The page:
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Dolly gives local girl first Braille book in program
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Six-year-old Cameron Burkett grabbed the spotlight at Dollywood when she was presented the first Braille book in the Imagination Library program by none other than Dolly Parton herself.
The Warren County resident, who is preparing to enter first grade at Centertown Elementary in August, has been blind since birth. She was born three months early, weighed 2 pounds, 9 ounces, and had optic nerve problems as a result.
Like most first-graders, Cameron is learning to read. The difference is she will undertake the challenge with her fingertips not her eyes. That’s the reason Imagination Library has expanded to include Braille books, according to Parton.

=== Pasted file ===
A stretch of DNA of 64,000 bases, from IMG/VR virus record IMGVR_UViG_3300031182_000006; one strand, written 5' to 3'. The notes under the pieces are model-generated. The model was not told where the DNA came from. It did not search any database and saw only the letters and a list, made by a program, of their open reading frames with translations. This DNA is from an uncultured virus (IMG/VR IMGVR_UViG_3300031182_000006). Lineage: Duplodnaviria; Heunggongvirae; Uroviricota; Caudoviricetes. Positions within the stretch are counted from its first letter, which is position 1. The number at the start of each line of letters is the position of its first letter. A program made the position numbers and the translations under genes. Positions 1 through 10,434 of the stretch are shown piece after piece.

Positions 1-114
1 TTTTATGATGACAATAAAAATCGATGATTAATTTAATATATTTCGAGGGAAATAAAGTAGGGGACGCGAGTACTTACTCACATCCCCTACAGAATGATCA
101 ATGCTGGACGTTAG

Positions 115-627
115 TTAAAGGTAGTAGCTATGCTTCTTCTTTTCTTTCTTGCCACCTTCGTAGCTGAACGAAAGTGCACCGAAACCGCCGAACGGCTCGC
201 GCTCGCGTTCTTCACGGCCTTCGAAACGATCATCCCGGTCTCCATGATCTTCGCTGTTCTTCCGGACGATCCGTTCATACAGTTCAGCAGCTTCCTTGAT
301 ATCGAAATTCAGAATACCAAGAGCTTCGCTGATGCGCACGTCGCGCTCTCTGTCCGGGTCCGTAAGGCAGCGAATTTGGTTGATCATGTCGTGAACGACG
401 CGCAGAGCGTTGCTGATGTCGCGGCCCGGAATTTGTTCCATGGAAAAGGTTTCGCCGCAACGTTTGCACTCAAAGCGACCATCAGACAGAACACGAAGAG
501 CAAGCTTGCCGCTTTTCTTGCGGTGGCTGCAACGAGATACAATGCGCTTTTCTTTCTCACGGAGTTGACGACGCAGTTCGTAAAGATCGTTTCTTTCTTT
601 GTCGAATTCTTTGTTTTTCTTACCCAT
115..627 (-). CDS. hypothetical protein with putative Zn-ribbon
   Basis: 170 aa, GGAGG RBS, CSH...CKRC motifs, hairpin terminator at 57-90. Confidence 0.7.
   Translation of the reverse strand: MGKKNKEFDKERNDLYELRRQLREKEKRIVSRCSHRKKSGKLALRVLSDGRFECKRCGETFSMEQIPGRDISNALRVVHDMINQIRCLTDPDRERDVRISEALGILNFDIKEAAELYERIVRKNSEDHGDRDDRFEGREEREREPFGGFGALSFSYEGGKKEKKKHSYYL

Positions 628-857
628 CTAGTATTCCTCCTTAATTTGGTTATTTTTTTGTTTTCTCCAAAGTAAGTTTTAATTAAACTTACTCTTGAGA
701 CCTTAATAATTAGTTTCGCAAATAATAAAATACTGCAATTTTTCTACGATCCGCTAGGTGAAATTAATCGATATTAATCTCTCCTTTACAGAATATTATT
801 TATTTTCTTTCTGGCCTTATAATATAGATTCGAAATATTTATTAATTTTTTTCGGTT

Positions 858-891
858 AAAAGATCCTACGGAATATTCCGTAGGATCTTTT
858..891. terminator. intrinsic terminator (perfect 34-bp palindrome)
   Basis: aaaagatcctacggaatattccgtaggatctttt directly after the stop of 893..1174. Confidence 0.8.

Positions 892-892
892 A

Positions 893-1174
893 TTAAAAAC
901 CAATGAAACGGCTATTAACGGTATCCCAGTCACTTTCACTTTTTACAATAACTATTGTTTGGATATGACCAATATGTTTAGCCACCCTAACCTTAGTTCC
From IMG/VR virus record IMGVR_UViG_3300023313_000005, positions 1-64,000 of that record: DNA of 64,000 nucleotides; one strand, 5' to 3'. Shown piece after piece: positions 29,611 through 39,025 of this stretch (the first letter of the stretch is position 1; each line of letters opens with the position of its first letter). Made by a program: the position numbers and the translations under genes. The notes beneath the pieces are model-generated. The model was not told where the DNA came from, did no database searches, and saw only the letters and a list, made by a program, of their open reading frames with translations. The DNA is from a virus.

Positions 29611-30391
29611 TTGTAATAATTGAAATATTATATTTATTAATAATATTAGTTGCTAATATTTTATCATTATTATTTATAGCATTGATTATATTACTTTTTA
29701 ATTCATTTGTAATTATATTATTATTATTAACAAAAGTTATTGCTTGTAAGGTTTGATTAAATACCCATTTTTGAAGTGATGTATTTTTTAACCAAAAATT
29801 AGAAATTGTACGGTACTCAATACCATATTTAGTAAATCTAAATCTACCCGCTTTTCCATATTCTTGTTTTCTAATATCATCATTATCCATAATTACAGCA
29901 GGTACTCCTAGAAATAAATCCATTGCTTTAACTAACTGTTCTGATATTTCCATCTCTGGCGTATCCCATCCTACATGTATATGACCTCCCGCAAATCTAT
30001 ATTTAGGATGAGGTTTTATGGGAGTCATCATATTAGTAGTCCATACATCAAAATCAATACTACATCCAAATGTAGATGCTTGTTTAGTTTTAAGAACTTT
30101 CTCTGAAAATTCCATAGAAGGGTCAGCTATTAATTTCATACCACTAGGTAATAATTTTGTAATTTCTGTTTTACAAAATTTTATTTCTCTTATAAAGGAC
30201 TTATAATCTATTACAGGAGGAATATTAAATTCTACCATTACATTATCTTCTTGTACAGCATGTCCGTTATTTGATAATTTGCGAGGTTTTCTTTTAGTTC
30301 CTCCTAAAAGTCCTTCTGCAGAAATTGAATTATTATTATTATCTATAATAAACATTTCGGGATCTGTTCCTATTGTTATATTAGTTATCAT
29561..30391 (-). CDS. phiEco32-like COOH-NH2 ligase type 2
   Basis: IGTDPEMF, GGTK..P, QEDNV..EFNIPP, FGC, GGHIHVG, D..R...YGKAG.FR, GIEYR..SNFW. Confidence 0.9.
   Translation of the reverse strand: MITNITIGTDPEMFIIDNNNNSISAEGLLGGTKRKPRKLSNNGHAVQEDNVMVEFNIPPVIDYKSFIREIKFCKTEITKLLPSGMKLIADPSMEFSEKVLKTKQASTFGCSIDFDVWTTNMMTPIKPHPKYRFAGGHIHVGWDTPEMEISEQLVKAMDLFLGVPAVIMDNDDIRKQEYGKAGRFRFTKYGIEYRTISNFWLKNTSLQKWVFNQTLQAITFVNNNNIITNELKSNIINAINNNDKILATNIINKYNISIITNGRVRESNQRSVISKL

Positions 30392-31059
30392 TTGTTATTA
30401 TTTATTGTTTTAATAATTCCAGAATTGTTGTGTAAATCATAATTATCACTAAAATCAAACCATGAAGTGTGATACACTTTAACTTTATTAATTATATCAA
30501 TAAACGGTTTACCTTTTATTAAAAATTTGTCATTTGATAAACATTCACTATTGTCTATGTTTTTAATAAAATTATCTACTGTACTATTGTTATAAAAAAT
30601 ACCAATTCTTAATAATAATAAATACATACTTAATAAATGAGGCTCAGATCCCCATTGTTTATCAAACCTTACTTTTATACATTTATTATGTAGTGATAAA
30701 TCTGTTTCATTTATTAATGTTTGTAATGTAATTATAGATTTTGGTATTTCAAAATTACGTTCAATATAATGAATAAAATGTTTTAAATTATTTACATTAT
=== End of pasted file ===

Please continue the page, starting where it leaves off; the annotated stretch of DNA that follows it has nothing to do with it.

“Any credit I get is really due to the hard work and fine reputation of all of those who partner with us to bring the love of reading to so many kids,” said Parton in presenting a Braille version of “The Little Engine That Could” to Cameron. “I’m just thrilled we can work together to bring this same joy to all children who may have trouble seeing but have no trouble in believing all of their dreams can come true.”
Cameron’s father, Brad, says she has just started reading Braille and describes the process as “pretty complicated.” He says the faculty at Centertown has done an excellent job of working with Cameron, who is an exuberant child.
“She has mastered running through our house,” said Brad. “We just have to be careful not to move an object somewhere that she’s not familiar with. Outside, she knows every inch of our yard. She can go from the pool to the swingset to the trampoline to the garden. She can jump on the trampoline and doesn’t fall off.”
Imagination Library is a program that has put more than 34 million free books in the hands of children ages 5 and under. It’s now offered in every county in Tennessee.